|An opinion, please
Sep 6, 2004
When I was first diagnosed with HIV (October of 1994) my CD4 count was at 760. No VL count was taken and I was advised to hold off therapy. I waited four years, by which time I had developed an OI (Candidiasis), my CD4 had dropped to 156 and my VL was a whopping 750,000. Within 6 months or so, my VL had become undetectable (by ultra-sensitive standards) and my CD4 began a steady climb upwards. Thanks to good adherence, and all the other general stuff (diet, exercise, no drugs or booze, good attitude, etc.) I had finally reached a CD4 level of 681 last year, at which time my doctor cautioned me that, while further increases were probable, they would be gradual. (My previous tests had recorded a CD4 of 618). Well, I had my most recent tests done this July, and while my VL remains under 50, my CD4 has jumped to a staggering 1048. Comparing the rest of the data between last year's tests and this year's, The CD3s were at 2080 (in 2003) and in 2004 are at 3371. Percentage of CD4/CD3 was 33% in 2003, 23% in 2004. CD8 in 2003 was 1399; in 2004, 2113. Percentage of CD8 in 2003, 67%. In 2004, 46%. The quotient of CD4-CD8 in 2003 was 0.49 and in 2004, 0.50. There is also some data that appears on my 2004 results that isn't on my previous tests: CD45 is listed as being 4590, and the percentage of CD8 is 46%. My doctor feels that perhaps the high CD4 reading might be in error, and he recommends another trip to the lab soon; I would prefer to wait a few more months. Any thoughts that you have would be appreciated.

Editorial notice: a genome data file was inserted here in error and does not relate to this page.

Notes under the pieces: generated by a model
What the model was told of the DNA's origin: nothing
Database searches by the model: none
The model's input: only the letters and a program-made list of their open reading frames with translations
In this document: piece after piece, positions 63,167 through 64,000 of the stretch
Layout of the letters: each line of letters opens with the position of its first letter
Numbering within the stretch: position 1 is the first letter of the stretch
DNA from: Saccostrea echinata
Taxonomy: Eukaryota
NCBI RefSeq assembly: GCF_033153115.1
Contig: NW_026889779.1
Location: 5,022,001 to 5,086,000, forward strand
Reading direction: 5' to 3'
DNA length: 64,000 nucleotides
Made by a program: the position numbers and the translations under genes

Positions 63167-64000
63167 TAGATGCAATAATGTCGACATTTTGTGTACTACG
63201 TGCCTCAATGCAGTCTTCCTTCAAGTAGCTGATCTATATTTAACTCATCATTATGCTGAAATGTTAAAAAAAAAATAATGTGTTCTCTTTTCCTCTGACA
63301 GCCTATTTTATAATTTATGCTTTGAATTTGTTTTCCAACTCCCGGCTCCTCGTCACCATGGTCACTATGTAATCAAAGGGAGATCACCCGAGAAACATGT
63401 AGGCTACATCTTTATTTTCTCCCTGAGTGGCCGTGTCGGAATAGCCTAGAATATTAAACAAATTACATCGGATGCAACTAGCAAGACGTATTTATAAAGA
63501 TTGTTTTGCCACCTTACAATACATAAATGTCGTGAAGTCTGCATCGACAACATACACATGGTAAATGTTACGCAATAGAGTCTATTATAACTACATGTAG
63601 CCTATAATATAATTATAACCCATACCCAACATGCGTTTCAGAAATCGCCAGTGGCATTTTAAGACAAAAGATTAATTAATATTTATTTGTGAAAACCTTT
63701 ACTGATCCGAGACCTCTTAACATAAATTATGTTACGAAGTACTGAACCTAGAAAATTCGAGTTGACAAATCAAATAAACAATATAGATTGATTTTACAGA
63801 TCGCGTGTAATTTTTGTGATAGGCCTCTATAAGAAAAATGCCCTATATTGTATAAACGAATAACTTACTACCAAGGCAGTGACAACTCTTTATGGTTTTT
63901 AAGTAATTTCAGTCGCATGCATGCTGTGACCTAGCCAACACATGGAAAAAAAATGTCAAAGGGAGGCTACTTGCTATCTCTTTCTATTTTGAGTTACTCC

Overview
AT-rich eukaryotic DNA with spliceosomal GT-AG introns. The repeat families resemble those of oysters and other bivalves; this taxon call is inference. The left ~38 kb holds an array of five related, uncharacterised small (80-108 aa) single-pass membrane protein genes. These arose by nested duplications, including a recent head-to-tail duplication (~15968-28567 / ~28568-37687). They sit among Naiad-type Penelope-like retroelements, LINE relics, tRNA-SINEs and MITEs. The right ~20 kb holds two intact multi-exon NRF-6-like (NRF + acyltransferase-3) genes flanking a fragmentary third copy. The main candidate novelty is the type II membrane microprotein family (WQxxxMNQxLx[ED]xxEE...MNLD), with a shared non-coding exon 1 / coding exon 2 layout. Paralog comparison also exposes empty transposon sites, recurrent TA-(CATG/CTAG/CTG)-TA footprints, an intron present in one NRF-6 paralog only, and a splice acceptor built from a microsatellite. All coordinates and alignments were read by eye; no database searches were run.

| Response from Dr. Holodniy
You have had dramatic success and speaks to the potency of current HIV treatment regimens. I tend to agree with your doctor, it seems a bit out of the normal range for a CD4 count increase. Since it is an upward deflection (not a decrease) or error and your viral load is undetectable, I am not sure there is a need to retest right away.
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